I often find myself in my own head, wondering if what I am currently doing is best for my child. I’ve read a lot, I know a lot of information, but sometimes in the moment I really wish I had a parenting expert nested on my shoulder. I may think to myself, “If I put my six-year-old’s socks on, which I know she can do herself, am I giving into something or not empowering her to be independent?” Or “If I scoop up my two-year-old and carry him upstairs, even though I know he can walk up the stairs himself, will I stunt his growth as a capable human?”
Dr. Lapointe’s message of authentic independence resonated with me for these very moments. I felt empowered to allow my children to be dependent when they need or want to be, while also staying truly connected to them. In those moments of doubt, I can pretend Dr. Lapointe is there on my shoulder saying “Yes, you can put her socks on,” and “Yes, you can carry him upstairs.”
For all the parents out there who wonder how much dependence is okay and how you raise an authentically independent kid, Dr. Lapointe’s message is for you. Authentic independence is the kind that comes from the inside of kids because they feel deeply grounded in our love and care. They will do something because they desire to do it, not because they feel obligated or pressured to do it.
To demonstrate this idea, Dr. Lapointe shares the example of a child learning to walk. When we scoop up our child after they ask us to carry them, even though they can stand by themselves, we are showing them that we love them deeply and that we can give them what they need in that moment.
That held child, rather than one forced to stand on their own, will ultimately walk on their own because they desire to do so. They might not be the first child to walk; but when they do, it will be because they truly want to. That desire is authentic independence and this will serve all kids immensely throughout their lives.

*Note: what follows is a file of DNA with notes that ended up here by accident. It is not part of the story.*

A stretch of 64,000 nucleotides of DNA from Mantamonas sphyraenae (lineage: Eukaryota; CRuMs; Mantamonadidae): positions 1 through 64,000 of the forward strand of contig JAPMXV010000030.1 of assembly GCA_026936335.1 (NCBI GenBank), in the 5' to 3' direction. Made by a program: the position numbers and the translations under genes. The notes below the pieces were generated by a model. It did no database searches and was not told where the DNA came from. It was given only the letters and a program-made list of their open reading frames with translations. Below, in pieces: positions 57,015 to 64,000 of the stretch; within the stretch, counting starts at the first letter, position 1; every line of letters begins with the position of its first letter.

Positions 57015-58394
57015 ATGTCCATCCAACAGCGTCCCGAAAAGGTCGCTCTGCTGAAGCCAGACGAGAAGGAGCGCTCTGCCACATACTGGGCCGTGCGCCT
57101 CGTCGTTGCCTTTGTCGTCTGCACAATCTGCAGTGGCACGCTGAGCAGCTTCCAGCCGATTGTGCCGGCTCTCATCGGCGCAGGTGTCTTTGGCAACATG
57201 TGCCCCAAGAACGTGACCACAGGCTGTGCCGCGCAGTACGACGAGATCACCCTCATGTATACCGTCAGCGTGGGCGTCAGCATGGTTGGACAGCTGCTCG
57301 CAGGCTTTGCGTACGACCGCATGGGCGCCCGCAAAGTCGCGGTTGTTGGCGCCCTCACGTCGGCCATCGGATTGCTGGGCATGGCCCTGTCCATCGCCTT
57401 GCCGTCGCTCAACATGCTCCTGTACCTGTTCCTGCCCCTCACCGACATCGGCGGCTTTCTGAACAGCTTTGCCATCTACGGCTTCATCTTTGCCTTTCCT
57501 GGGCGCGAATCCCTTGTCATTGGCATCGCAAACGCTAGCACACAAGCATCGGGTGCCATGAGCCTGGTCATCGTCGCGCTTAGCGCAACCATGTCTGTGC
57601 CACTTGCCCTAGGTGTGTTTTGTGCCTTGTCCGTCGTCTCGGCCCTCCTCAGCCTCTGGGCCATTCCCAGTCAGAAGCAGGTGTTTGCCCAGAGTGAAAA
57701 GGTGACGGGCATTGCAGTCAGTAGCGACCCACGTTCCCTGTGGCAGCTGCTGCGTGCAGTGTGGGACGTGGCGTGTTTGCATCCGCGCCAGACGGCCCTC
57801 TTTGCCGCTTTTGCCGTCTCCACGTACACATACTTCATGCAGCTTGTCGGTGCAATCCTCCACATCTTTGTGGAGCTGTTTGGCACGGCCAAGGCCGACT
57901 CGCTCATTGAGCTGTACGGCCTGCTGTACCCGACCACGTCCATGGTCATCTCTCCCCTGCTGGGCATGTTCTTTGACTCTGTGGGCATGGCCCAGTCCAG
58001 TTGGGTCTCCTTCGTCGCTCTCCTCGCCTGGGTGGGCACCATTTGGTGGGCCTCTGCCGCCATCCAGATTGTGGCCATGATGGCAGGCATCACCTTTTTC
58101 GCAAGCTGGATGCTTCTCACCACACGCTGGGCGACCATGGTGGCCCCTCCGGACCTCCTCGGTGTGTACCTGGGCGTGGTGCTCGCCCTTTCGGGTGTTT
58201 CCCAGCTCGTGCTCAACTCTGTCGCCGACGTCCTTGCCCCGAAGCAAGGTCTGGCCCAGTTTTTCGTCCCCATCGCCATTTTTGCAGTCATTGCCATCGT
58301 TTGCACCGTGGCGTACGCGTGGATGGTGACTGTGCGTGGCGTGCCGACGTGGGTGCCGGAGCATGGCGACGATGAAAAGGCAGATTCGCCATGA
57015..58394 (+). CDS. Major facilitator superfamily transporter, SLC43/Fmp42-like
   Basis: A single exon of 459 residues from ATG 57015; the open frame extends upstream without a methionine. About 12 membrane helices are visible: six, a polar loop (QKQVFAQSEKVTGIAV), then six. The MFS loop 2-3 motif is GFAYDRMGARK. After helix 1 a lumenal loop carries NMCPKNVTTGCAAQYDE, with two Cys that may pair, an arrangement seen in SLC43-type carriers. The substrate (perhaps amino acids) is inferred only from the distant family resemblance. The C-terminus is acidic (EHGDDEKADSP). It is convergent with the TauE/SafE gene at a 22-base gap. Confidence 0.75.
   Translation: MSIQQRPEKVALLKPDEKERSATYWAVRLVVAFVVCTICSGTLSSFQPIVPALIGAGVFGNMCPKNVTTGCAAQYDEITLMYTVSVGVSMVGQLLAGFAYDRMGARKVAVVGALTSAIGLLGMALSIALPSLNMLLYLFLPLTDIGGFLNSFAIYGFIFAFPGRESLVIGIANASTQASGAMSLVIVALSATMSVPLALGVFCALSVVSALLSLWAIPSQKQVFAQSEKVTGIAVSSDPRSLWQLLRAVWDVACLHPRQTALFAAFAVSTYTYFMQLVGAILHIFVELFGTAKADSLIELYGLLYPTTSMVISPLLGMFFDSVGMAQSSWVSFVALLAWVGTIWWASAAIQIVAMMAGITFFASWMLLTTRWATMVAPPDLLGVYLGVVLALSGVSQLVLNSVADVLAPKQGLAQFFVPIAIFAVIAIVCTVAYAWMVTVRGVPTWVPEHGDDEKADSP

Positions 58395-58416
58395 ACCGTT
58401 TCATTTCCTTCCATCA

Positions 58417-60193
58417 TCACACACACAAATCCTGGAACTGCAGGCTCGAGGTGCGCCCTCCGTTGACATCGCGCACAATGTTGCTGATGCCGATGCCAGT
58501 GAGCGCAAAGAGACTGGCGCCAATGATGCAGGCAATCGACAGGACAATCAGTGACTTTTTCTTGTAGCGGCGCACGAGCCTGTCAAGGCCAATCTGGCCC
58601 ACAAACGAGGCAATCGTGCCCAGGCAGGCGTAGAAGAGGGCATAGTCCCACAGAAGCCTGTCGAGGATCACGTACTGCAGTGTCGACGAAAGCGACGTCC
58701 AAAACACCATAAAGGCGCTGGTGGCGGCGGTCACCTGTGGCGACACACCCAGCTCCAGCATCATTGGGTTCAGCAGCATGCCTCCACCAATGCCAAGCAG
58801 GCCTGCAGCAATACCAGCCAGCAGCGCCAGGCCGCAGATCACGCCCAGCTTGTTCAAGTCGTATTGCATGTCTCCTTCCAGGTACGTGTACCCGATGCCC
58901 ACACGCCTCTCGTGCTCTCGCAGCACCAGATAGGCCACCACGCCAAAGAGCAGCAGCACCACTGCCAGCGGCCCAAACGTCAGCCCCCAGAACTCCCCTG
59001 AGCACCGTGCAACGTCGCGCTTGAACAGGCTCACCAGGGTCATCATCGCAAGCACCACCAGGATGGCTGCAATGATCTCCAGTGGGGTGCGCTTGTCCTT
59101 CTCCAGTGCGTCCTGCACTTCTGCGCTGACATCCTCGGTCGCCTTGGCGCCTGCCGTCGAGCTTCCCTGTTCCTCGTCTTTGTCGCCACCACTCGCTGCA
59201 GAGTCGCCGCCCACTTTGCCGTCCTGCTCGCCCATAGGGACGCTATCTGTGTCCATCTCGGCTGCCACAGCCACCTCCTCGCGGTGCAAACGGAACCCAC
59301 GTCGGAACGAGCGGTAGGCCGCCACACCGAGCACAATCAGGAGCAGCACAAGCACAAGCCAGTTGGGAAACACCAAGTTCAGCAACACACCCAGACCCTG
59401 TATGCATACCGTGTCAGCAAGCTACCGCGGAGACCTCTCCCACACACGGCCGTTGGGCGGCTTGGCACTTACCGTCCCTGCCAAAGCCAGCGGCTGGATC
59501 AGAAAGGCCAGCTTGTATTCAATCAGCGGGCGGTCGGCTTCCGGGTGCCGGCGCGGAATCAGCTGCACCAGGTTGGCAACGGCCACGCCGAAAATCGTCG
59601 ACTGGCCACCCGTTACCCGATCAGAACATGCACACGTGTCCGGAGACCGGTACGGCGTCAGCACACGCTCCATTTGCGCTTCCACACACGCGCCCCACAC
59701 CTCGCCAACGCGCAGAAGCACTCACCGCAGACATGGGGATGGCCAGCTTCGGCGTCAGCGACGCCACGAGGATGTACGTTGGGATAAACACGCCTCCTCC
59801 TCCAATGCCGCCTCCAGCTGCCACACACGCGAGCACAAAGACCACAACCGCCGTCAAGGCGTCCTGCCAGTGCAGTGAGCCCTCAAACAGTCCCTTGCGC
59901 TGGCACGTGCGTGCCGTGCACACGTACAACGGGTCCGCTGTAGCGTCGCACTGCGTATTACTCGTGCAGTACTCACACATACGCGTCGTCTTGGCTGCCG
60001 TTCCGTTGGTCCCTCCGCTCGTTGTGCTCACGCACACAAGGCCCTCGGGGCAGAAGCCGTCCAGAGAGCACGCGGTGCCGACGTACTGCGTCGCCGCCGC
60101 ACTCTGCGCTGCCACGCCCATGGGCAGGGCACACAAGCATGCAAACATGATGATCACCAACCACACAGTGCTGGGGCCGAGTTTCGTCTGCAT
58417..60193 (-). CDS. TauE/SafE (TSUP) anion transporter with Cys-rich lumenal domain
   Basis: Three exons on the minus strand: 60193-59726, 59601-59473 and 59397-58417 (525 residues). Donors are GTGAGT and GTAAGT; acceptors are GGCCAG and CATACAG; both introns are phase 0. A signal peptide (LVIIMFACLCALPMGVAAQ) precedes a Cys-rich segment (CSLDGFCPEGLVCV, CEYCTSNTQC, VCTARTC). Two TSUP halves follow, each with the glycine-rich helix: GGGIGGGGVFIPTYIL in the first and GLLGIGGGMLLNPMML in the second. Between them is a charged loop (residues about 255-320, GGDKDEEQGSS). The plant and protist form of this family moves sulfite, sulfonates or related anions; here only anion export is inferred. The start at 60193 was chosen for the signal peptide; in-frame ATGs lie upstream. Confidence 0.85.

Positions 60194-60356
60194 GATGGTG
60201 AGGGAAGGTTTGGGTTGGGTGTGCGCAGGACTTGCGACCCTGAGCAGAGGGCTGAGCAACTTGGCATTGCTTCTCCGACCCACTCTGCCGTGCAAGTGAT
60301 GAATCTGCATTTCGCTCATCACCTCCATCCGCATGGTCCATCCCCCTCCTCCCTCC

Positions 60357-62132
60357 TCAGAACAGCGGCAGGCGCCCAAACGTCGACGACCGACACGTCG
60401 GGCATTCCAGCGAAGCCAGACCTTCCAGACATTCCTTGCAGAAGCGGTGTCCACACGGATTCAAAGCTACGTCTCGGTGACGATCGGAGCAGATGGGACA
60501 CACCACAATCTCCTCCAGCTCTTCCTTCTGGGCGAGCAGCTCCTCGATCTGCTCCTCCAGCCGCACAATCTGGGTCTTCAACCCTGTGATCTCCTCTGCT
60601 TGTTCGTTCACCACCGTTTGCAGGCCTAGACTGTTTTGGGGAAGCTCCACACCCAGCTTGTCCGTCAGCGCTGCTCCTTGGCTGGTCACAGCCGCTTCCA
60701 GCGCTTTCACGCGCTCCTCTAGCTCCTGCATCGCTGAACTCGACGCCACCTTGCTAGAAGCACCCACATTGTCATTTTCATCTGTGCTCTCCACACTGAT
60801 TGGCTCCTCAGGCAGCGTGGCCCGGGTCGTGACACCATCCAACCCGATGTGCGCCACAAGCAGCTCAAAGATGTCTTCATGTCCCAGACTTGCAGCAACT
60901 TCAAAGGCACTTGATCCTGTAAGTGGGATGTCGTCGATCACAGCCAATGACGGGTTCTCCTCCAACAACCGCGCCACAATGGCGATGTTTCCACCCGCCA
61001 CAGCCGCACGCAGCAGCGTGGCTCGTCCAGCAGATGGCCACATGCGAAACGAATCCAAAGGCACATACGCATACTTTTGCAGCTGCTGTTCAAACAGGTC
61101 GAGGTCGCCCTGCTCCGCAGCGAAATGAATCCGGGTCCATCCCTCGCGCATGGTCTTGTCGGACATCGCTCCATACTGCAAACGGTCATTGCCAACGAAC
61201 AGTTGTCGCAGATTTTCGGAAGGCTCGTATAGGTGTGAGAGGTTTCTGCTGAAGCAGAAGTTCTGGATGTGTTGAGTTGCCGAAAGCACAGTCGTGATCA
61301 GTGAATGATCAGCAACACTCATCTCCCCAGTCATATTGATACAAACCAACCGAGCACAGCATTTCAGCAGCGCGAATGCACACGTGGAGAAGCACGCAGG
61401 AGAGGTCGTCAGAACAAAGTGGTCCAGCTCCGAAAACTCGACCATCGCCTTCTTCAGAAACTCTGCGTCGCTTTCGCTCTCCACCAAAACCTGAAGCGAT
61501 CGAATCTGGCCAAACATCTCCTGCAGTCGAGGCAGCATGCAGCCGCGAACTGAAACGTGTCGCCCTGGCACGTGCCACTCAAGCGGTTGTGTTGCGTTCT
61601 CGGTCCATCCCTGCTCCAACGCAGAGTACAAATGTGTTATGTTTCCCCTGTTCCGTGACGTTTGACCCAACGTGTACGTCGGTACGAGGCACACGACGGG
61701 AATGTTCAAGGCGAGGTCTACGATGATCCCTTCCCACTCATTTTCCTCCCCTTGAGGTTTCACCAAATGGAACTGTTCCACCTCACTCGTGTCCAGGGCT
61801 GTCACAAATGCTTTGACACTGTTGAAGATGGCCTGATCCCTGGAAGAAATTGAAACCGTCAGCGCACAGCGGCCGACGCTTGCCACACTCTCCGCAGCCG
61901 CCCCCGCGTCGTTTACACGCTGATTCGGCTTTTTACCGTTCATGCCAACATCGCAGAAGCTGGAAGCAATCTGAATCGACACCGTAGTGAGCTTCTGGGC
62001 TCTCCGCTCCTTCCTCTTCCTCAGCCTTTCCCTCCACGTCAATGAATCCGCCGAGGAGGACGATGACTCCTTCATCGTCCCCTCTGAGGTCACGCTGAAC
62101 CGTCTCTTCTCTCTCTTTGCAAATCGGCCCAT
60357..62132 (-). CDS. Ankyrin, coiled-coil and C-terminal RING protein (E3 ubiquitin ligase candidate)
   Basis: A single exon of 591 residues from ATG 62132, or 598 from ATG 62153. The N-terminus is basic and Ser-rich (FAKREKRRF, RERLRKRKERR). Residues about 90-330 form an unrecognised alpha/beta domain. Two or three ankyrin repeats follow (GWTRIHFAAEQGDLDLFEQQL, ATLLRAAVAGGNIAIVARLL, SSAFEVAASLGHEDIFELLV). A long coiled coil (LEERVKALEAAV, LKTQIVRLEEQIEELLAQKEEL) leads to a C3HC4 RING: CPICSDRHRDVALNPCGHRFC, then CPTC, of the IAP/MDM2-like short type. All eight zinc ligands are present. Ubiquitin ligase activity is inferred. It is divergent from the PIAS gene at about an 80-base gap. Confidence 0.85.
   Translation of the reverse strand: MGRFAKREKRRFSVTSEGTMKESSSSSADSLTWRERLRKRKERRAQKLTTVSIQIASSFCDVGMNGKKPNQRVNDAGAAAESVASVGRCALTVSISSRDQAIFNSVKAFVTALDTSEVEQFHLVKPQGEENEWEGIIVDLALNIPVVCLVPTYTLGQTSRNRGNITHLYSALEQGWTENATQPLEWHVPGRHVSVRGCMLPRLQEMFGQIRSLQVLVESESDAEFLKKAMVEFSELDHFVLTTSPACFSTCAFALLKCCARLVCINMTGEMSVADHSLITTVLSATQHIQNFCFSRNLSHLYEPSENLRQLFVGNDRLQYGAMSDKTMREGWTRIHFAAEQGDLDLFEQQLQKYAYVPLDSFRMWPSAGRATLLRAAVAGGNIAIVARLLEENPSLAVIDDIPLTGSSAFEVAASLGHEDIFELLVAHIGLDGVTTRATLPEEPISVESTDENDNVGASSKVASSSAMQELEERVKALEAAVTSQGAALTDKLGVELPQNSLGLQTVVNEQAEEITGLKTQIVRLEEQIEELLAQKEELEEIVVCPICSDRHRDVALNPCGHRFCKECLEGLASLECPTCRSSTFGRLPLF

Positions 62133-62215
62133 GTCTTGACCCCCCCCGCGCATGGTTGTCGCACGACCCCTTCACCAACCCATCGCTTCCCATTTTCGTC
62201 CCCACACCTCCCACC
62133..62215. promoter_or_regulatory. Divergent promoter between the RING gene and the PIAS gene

With Dr. Lapointe perched on my shoulder (in my imagination), I’ve been able to bring this leaning into dependence on my own family. My six-year-old started kindergarten this year. The truth is, I didn’t know how it was going to go because we had had some major ups and downs in preschool.
To my excitement, my daughter is thriving at school. She is independent and capable whether she is doing math centers or collecting chicken eggs. At home, she needs some extra love and care. Some days I put on her socks. Some days I choose her outfit. Some days I mix up her fruit-on-the-bottom yogurt.
She leans into my care and I lean into her dependence and then she goes back to school and thrives as an independent being–because she knows she is loved and she desires to be independent.
Dr. Lapointe says “Dependence is everything. And yet a lot of the messaging in our popularized culture around child raising is to force the independence.” What if this week, when your child asks you to do something that you know they can do, you pause and tune into them. And then, you do it for them and smile lovingly as they lean into your care.
#3: Hulk it Up!
Dr. Lapointe spends a good chunk of time in the masterclass explaining her “see it, feel it, be it” mantra. This mantra encourages parents to see our child’s behavior, try to feel what is behind the behavior, and then we be what they need us to be.
If we keep in mind that “all behavior is communication,” we can usually better meet the needs behind the behavior. The part of this mantra that really stood out to me is the “be it” part. Dr. Lapointe explained how we can “be it” by thinking to ourselves, “I’m going to be your answer with the energy and swagger that allows [us] to do what is required.”